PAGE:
Fellow blogger, NPS ranger, and author John Hoptak was nice enough to send me a copy of his most recent book, Our Boys Did Nobly: Schuylkill County, Pennsylvania Soldiers at the Battles of South Mountain and Antietam. Hoptak uses the story of Schuylkill County soldiers of the 48th, 50th, & 96th PA Volunteer Infantry regiments to tell the larger tale of the 1862 Maryland Campaign. It’s an original and effective approach, and a good read.
The 48th and 50th PAVI of Ambrose Burnside’s 9th Corps, and the 96th of William Franklin’s 6th Corps were in good positions to use as bases for a narrative of the battles of South Mountain and Crampton’s Gap, with all three units seeing action. And while the 50th saw the biggest part of the elephant at Antietam, the author fleshes out the story of the rest of the battle more than adequately and with a variety of primary accounts. What happened on the southern end of the field after the crossing of the Antietam by 9th Corps typically gets short shrift in most studies of Antietam, and Hoptak has gone a long way to bringing into sharper focus those events. I’ve been reading and stomping Antietam for years, and learned a lot from Our Boys.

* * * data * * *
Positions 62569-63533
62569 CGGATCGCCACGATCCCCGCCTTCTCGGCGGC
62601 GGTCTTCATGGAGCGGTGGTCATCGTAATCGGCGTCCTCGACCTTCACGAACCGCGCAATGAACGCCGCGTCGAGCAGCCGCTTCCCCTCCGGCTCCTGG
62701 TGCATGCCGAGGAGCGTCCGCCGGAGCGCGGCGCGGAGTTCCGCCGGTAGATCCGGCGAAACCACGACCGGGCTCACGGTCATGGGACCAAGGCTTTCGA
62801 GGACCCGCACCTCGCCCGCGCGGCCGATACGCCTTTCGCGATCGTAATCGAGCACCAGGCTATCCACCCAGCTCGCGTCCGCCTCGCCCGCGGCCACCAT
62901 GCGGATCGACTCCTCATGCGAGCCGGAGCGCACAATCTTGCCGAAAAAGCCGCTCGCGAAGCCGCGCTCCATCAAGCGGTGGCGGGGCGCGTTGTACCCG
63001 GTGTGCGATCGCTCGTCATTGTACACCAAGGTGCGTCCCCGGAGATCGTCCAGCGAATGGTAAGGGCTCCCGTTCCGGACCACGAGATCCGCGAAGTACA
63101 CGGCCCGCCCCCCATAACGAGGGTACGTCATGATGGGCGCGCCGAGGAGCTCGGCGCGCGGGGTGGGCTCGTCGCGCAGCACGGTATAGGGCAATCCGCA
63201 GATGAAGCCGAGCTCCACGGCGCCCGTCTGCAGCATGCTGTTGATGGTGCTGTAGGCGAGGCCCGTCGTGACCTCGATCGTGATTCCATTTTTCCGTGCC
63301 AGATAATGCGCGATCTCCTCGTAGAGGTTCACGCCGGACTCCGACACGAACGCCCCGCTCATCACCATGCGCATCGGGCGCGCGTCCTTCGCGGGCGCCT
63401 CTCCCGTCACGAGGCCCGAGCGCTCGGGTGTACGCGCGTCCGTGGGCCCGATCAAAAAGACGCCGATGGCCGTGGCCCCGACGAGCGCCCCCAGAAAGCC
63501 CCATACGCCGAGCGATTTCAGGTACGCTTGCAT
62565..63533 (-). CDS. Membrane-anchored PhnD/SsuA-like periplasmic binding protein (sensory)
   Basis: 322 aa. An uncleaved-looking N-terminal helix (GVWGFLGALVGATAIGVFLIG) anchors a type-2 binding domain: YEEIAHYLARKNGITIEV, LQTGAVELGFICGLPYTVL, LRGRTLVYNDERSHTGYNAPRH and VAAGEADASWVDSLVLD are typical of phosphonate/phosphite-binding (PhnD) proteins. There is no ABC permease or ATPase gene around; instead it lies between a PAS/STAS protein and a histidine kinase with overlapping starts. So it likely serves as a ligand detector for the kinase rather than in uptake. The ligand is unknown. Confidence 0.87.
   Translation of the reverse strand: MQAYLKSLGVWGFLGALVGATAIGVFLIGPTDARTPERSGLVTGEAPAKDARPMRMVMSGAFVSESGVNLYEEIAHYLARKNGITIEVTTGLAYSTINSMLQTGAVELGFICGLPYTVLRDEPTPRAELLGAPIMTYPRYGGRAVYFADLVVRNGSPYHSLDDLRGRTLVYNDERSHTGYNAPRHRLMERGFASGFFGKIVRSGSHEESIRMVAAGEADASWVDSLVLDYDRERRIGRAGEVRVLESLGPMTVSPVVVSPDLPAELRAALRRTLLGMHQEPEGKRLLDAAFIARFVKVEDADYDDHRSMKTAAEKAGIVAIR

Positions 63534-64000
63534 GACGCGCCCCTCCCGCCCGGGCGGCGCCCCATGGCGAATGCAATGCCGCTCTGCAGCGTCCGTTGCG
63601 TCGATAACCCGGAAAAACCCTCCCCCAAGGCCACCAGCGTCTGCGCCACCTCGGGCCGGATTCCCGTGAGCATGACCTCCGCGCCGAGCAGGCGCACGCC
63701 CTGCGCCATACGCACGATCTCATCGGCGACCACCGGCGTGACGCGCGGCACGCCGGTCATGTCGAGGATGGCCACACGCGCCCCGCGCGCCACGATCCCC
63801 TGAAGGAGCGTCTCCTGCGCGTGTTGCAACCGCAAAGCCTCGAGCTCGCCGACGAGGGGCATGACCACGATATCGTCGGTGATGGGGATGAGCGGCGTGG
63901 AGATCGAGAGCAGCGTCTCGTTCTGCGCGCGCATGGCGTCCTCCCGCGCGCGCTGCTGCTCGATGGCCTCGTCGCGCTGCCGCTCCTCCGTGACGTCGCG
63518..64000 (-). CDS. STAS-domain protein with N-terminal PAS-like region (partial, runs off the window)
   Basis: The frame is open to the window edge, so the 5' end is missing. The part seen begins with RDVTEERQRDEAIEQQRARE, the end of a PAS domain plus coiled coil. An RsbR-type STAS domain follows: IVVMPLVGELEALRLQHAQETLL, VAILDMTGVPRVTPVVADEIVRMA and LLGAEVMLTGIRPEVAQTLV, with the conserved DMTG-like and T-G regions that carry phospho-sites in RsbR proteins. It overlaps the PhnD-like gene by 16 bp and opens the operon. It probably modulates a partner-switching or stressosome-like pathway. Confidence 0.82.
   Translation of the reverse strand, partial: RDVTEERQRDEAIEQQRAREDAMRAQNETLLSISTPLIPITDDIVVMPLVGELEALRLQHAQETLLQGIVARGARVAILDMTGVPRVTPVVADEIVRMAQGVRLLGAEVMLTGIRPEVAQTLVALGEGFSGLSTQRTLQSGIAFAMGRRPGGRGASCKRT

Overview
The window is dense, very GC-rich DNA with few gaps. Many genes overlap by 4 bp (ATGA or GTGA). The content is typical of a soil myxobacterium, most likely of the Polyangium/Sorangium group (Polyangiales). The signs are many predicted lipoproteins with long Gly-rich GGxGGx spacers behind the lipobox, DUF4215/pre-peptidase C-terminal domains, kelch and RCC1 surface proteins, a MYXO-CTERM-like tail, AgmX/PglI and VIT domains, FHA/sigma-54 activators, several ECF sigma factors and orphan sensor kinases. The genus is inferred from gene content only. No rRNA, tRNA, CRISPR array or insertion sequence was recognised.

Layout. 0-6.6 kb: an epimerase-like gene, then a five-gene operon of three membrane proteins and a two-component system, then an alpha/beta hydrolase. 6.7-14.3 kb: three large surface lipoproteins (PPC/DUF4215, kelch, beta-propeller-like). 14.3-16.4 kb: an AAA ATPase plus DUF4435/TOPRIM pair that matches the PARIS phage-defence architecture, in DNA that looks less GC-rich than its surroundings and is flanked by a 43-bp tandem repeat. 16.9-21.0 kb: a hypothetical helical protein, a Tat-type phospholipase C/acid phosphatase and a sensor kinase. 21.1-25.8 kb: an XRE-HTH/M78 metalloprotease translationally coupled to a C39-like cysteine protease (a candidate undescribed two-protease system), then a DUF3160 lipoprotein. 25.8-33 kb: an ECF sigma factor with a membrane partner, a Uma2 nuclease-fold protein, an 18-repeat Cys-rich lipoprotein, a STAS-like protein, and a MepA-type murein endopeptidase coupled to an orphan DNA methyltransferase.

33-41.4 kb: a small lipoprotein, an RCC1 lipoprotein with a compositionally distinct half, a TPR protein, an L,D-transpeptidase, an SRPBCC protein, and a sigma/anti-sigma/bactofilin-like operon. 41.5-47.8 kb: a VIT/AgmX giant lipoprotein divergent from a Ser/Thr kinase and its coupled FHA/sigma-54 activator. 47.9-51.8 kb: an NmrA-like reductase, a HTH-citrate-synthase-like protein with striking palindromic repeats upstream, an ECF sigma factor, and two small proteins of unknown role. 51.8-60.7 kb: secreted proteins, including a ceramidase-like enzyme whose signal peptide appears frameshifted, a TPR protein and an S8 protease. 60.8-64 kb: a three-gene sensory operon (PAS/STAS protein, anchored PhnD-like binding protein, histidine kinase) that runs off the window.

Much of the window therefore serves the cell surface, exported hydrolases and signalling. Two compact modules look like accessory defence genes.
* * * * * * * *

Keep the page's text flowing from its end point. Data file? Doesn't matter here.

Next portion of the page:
The book is self published and has some of the editing problems attendant to such a product, but the author more than makes up for those deficiencies with his demonstrated command of the subject and materials, and he’s put together a fast-paced narrative that will be eye-opening for readers of all levels.